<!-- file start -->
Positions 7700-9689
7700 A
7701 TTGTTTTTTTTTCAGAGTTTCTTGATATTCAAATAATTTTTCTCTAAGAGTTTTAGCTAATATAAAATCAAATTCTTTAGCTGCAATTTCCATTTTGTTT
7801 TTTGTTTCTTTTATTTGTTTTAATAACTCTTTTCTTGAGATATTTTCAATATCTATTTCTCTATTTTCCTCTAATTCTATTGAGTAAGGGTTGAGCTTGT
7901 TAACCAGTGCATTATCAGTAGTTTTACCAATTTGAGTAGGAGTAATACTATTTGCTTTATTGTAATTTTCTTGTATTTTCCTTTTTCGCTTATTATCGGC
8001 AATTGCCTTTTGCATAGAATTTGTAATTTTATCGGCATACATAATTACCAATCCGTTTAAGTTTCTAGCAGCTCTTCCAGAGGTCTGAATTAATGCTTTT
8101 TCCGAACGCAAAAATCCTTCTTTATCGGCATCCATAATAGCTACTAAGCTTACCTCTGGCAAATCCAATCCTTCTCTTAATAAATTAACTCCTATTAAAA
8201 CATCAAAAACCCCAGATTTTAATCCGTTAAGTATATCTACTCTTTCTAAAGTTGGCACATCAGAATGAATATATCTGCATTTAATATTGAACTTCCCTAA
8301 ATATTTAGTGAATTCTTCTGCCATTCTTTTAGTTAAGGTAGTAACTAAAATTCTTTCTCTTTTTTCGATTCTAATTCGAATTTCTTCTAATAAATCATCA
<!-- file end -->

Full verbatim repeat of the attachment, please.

Positions 7700-9689
7700 A
7701 TTGTTTTTTTTTCAGAGTTTCTTGATATTCAAATAATTTTTCTCTAAGAGTTTTAGCTAATATAAAATCAAATTCTTTAGCTGCAATTTCCATTTTGTTT
7801 TTTGTTTCTTTTATTTGTTTTAATAACTCTTTTCTTGAGATATTTTCAATATCTATTTCTCTATTTTCCTCTAATTCTATTGAGTAAGGGTTGAGCTTGT
7901 TAACCAGTGCATTATCAGTAGTTTTACCAATTTGAGTAGGAGTAATACTATTTGCTTTATTGTAATTTTCTTGTATTTTCCTTTTTCGCTTATTATCGGC
8001 AATTGCCTTTTGCATAGAATTTGTAATTTTATCGGCATACATAATTACCAATCCGTTTAAGTTTCTAGCAGCTCTTCCAGAGGTCTGAATTAATGCTTTT
8101 TCCGAACGCAAAAATCCTTCTTTATCGGCATCCATAATAGCTACTAAGCTTACCTCTGGCAAATCCAATCCTTCTCTTAATAAATTAACTCCTATTAAAA
8201 CATCAAAAACCCCAGATTTTAATCCGTTAAGTATATCTACTCTTTCTAAAGTTGGCACATCAGAATGAATATATCTGCATTTAATATTGAACTTCCCTAA
8301 ATATTTAGTGAATTCTTCTGCCATTCTTTTAGTTAAGGTAGTAACTAAAATTCTTTCTCTTTTTTCGATTCTAATTCGAATTTCTTCTAATAAATCATCA